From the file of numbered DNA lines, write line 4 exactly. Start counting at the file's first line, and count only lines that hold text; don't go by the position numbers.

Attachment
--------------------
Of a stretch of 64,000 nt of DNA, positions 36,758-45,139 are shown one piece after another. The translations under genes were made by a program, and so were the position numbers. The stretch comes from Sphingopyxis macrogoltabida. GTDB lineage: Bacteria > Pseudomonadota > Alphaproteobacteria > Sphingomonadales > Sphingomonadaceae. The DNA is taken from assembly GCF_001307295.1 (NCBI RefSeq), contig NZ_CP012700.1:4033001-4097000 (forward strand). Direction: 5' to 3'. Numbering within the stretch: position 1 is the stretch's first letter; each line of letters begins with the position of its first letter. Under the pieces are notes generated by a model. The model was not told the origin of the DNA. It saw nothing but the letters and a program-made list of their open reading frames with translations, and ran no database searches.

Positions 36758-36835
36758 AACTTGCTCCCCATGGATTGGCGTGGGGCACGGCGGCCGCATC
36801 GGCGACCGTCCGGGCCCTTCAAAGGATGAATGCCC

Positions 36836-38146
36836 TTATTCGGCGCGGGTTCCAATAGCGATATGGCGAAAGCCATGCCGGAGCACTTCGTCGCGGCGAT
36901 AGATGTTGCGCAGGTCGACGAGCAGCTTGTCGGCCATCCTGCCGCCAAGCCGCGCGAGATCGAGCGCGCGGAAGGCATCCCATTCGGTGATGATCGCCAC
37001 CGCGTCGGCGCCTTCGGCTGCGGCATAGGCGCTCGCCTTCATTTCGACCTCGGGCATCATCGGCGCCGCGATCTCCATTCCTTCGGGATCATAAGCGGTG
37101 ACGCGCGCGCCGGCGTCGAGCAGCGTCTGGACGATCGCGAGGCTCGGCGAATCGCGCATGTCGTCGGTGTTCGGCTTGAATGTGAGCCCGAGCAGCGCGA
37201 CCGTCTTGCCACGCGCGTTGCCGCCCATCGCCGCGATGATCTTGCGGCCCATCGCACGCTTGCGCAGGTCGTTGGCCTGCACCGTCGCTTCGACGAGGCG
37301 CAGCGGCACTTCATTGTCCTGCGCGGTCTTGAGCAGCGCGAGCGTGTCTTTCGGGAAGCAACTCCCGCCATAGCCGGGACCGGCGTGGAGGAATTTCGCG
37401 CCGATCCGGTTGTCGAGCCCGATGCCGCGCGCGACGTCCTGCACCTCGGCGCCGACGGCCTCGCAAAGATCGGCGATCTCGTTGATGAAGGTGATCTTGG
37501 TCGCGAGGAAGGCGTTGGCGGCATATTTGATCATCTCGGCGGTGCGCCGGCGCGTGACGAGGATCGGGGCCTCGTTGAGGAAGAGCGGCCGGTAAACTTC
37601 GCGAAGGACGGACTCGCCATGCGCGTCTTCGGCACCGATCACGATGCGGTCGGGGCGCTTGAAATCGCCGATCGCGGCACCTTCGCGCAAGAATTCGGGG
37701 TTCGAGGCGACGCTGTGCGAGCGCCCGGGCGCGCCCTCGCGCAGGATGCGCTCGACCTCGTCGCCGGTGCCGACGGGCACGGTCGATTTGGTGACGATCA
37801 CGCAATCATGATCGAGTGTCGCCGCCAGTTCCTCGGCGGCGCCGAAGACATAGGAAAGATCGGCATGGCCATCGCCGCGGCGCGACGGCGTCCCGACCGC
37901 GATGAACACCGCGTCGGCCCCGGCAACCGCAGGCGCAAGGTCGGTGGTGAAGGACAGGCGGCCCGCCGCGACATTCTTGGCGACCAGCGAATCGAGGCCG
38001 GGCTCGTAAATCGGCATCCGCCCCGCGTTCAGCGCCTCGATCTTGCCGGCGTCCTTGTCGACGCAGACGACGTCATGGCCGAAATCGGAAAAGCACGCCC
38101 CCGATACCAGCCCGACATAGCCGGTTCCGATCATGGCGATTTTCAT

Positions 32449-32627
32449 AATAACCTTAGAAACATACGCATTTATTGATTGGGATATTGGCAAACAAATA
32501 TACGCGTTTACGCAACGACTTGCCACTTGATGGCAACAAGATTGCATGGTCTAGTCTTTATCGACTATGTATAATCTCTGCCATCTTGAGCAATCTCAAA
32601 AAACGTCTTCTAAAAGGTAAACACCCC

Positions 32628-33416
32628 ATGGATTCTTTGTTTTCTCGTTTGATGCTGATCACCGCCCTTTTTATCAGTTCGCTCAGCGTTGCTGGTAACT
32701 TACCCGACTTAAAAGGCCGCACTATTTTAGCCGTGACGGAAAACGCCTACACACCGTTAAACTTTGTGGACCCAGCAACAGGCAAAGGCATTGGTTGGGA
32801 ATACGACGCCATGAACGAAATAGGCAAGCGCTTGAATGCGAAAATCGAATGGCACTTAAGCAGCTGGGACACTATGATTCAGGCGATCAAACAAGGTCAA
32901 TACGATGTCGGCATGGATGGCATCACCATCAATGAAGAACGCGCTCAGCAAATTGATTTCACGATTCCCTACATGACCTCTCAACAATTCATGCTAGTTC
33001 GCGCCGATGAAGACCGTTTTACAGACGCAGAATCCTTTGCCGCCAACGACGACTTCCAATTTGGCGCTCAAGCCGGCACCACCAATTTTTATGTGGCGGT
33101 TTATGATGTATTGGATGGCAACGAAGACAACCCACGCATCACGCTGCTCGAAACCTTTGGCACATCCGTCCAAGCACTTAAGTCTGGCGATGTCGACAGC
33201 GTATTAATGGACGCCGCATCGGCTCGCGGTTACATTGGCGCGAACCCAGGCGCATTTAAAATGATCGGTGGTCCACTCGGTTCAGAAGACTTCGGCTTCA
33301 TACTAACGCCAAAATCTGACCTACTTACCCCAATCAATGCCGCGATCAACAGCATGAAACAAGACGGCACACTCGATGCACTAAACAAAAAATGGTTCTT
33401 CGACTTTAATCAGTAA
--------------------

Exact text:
36801 GGCGACCGTCCGGGCCCTTCAAAGGATGAATGCCC